I just like this one. It was fun to shoot.
I just like this one. It was fun to shoot.

Music wasn’t my only driving passion. I wanted to go to Broadway and try and make it there. I was told I didn’t have the hunger. By my mother. I was told I didn’t have the talent. By my mother. I was told I’d never make it, and I was wasting my time. By my mother. And I believed her. I wanted to write, become a journalist like my grandmother. No, I don’t write well enough to do that. I thought maybe photography was my game. No, you’re only okay, your photographs are nothing special. Keep it as a hobby. You’re smart – focus on your academics. Go into business. Be a manager. Try to be a CEO. Start a company. Do something sensible, instead of trying to be artistic all the time. It’s too hard to do anything artistic for a living, and you’re not good enough in anything. Don’t waste your time.

I wasted a lot of years trying to figure out what I wanted to do and who I wanted to be. I spent a lot of years trying to overcome things my mother said to me. I still have some work to do, and some things to accept. I’m never going to be a famous singer. I don’t have the discipline. I had voice teachers try to ingrain that in me, but I wasn’t ready to listen. It’s highly unlikely I’m going to be a famous artist of any sort, now. Not impossible, not until I’m dead, but highly unlikely.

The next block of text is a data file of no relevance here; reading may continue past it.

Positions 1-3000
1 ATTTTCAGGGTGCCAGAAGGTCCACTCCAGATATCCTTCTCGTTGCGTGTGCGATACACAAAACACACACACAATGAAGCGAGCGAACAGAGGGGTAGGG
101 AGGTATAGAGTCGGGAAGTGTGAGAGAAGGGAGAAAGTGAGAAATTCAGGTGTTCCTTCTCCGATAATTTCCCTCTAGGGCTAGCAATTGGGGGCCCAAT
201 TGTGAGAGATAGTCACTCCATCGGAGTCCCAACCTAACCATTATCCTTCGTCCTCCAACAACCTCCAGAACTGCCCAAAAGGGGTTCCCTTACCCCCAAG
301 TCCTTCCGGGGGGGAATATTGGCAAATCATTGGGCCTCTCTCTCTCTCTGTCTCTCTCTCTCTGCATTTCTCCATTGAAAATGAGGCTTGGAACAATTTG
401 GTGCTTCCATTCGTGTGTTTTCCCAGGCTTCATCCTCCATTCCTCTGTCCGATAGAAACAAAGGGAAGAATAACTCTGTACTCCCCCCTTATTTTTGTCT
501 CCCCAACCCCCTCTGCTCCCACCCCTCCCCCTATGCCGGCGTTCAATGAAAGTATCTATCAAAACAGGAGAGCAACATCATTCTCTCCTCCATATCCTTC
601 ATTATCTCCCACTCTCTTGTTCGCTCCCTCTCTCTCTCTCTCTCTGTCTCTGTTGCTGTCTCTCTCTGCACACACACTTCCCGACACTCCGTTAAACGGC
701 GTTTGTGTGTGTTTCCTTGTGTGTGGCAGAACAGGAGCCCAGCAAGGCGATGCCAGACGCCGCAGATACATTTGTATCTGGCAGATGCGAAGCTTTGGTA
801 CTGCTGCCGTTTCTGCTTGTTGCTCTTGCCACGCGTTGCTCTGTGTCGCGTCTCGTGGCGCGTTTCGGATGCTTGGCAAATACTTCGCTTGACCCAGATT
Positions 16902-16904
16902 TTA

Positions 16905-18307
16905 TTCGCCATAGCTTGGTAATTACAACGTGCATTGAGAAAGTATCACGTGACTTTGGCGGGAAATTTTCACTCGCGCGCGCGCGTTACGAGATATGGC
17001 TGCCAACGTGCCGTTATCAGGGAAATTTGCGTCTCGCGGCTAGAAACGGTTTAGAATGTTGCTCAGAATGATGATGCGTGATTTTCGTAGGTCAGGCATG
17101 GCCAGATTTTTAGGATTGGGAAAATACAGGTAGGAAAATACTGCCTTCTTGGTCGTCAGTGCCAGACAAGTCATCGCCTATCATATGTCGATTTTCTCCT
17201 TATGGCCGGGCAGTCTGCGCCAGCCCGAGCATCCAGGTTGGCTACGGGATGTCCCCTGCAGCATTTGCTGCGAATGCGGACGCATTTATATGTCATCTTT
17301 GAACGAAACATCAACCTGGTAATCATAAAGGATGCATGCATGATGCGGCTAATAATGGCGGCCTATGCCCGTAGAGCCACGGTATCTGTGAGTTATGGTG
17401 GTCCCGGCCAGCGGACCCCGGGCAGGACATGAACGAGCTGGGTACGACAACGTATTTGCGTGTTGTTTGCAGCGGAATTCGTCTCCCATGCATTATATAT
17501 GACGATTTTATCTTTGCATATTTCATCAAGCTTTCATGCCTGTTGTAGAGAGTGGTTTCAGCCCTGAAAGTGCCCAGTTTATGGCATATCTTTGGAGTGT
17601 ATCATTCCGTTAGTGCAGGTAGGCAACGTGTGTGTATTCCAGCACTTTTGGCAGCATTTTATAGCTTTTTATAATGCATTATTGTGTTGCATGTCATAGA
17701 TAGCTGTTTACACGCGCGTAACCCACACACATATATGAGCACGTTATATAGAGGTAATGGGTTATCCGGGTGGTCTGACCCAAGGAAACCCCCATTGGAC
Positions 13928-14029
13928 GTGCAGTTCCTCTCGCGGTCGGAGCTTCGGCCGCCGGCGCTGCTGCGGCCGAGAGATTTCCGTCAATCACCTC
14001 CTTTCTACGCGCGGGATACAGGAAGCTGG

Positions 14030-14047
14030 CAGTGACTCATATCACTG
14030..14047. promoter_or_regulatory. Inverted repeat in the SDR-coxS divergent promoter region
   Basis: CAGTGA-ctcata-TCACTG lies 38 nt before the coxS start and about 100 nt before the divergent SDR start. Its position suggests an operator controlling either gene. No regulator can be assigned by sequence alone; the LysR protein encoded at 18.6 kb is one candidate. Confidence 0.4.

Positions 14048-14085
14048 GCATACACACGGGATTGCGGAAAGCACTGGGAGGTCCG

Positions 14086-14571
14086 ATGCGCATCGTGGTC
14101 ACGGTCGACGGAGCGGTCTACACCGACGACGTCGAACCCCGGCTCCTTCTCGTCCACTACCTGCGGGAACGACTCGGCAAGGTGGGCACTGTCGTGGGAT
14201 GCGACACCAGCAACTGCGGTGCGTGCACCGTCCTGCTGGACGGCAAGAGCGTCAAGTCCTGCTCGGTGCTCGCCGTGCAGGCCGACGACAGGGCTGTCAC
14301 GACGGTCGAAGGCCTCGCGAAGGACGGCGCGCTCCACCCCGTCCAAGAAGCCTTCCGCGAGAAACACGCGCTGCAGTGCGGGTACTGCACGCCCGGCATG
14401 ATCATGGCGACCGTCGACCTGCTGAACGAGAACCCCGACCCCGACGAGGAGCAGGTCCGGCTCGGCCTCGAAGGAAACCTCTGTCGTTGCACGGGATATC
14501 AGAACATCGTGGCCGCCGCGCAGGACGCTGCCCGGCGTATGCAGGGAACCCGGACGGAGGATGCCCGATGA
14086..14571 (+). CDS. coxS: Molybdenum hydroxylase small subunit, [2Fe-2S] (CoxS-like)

So how does that all relate to this song? Well, I might not be able to follow my dreams anymore, not the ones of my youth, but I can make new ones and follow them. Lucille Ball was in her 40s when I Love Lucy finally hit the airwaves. Colonel Sanders was retirement age, and had experienced many failures when Kentucky Fried Chicken took off. I can make new dreams. But I can’t do anything with them if I don’t take the chance. If I don’t dance.

Fun With Words

Reading posts from my friends on Facebook, I sometimes find interesting links and stories. I sometimes find fun things to do, or fun things to play with. I sometimes find things that are a little disturbing.

Writing analysis
I Write Like…

This one’s fun, I think. “I Write Like” is an engine that compares your writing sample to various famous authors, and tells you which one your writing most resembles. Since I’m sitting home sick today, and making weird typos like crazy (apparently, when I’m sick, I get dyslexic – probably am, anyway, based on some other problems I have with words), but I’m also bored and able to sit up for maybe an hour before I have to go lie back down, I figured I’d make a post all about that.

Isn’t that exciting? No? Oh. Sorry. I’m doing it anyway.

I don’t have many posts in this particular blog, so I’ve had to resort to using my previous blog on Blogger.